Some Of The Reasons Why Government Of Kenya Websites Could Be Getting Hacked So Often
I was a little alarmed when I read this article the other day in the Daily Nation. Basically, the Government of Kenya has decided to make the bold decision (and I do mean really bold!) to move all Government websites to local website hosting facilities due to numerous hacking incidents to-date as regularly reported by the media. In addition, this major change of policy will also require that all websites are hosted in a centralised Government facility so as to ensure that the current scenario of fragmented website hosting service providers, both local and international, is also addressed. This initiative according to the Daily Nation article is expected to solve the largely embarrassing and avoidable(?) security breaches once and for all. If only it was that simple!
Just the other day I wrote a blog post here about Angani, a local cloud services startup that is aiming to transform the perception that local website hosting services are neither world-class nor cost-effective (which is a truly ambitious effort if you ask me). The truth is existing local website hosting services including those currently used by the Government of Kenya are not nearly world-class. The resources required to achieve the kind of standards that the likes of Amazon Web Services (AWS), SiteGround and RackSpace who are global market leaders requires massive financial investment as well as cutting edge technology and truly seasoned expertise. However, this does not mean that the Government cannot achieve much better website hosting capabilities than is currently the case.
The truth of the matter is that the Government websites that have been hacked and continue to get hacked every so often are hosted both locally and internationally via a myriad of website hosting service providers. If you asked me I would say that the bigger issue at hand is not where the websites are hosted but rather that undefined Internet security policies and procedures may be ultimately to blame. This comes down to the fact that of the many hundreds of websites out there, how are these being deployed and managed to ensure that they are secure at all times? A comprehensive audit process alone would take a considerable amount of time and effort to establish the ‘as is’ state.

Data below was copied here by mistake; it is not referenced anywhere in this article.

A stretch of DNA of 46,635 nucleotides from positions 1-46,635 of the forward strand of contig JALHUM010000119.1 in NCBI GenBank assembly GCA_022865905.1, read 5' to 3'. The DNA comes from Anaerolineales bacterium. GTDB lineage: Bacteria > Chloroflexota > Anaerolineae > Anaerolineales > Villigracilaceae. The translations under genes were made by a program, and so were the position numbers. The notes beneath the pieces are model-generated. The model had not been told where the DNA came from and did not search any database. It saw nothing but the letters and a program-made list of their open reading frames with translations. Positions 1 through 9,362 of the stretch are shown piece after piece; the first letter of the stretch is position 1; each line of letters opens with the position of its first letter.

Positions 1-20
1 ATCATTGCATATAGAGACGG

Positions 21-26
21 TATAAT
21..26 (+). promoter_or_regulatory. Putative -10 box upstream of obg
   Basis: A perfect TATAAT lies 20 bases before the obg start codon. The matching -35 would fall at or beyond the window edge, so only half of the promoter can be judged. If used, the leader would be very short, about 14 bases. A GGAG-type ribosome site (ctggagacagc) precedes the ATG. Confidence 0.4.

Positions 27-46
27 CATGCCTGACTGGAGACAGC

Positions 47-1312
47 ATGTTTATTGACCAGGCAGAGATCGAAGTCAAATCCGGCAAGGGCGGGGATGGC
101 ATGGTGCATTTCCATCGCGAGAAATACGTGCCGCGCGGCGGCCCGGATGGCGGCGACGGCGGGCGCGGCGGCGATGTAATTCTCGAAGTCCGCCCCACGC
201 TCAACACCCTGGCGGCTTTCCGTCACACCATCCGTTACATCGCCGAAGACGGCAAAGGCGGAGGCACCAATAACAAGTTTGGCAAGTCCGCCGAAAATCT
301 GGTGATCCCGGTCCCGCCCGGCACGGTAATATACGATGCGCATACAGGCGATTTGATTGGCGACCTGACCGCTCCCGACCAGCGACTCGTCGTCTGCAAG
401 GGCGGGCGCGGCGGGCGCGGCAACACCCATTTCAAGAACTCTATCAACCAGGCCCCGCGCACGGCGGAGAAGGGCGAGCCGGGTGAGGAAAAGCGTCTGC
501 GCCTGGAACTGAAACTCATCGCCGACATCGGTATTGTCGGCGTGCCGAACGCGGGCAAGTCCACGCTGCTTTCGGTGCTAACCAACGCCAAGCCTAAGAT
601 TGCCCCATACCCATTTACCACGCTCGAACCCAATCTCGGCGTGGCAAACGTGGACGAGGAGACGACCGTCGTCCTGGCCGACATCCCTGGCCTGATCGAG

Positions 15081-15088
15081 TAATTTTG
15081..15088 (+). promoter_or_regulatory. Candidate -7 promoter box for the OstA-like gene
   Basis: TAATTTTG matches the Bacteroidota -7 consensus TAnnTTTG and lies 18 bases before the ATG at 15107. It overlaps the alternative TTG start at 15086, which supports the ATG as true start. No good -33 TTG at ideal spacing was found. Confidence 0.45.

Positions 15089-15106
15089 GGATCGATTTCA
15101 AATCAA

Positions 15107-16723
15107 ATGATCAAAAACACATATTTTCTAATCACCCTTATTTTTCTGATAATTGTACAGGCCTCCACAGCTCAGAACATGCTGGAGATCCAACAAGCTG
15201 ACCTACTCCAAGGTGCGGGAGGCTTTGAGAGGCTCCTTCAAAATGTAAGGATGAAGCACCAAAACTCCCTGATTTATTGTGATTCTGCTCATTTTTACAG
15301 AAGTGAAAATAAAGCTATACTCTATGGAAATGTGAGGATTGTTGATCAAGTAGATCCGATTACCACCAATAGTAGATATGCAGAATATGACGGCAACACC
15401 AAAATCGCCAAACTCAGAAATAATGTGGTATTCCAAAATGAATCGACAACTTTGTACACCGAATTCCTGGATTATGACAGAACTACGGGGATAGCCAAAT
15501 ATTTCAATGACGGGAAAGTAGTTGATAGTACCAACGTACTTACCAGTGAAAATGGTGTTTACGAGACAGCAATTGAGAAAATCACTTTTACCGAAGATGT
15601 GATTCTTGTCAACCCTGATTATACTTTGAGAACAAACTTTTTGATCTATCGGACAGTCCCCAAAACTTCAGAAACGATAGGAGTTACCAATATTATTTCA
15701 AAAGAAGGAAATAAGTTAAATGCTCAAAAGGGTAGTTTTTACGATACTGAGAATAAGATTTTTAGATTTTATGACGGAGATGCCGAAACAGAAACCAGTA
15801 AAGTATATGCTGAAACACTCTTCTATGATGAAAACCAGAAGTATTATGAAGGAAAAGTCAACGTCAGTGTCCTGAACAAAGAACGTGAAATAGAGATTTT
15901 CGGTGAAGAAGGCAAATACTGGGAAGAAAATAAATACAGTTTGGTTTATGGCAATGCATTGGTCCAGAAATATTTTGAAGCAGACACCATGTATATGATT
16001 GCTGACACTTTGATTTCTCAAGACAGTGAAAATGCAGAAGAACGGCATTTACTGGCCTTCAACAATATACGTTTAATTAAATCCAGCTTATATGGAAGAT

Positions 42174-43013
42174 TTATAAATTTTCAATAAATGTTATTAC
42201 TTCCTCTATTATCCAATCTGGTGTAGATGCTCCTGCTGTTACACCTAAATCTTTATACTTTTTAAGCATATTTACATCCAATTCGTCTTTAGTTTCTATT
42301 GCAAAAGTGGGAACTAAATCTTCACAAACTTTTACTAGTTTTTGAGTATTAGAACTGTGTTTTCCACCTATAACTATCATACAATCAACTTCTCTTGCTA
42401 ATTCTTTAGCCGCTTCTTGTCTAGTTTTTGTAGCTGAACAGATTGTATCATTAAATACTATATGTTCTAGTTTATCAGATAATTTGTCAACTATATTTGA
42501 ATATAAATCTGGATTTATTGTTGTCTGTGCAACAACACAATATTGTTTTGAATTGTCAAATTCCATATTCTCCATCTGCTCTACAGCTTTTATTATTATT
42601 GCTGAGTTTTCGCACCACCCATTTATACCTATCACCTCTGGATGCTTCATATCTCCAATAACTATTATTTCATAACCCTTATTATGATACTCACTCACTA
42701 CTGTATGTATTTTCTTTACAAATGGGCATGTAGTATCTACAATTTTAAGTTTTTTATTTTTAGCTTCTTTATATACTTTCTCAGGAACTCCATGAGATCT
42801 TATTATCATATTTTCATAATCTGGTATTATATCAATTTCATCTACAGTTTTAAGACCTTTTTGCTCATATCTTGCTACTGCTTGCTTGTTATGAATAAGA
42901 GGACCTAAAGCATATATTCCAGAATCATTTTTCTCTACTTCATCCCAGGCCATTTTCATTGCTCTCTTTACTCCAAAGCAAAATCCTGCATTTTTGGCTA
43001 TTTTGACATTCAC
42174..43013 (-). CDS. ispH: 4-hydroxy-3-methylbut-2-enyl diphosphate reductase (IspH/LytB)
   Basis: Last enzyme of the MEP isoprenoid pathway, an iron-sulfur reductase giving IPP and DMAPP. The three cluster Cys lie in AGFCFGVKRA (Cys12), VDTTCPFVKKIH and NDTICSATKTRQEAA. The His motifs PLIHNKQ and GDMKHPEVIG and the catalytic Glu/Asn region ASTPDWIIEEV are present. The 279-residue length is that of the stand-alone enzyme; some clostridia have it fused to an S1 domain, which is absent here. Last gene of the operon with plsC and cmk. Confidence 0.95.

Therefore, probably the more practical approach (initially?) would be to establish what the common and underlying causes of these website hacking incidents are by the Government. Based on my own professional experience in this space, and having worked with clients who had websites that had been hacked in the past, these in my opinion are probably some of the common reasons why this happens most of the time, and the measures that can be taken to address them:
Incorrectly Configured Software
This is one of the most fundamental reasons why websites gets hacked. If the web server(s) hosting the site has software that has not been properly configured then its really really easy for your website to get hacked. This can be anything from the server’s operating system to the web server where there may be security holes that enable hackers to get in through a myriad of techniques (e.g. SQL injection, Cross-Site Scripting, File Permissions, Default Settings, etc). This also applies to the content management system (CMS) and its extensions or modules that are used to enhance website functionality. A CMS enables website administrators to make content updates in a user-friendly manner as well enhance its interactivity. Correct software configuration usually means it has been ‘hardened’ (in techie parlance) to protect it from hackers, which is a continuous never-ending process.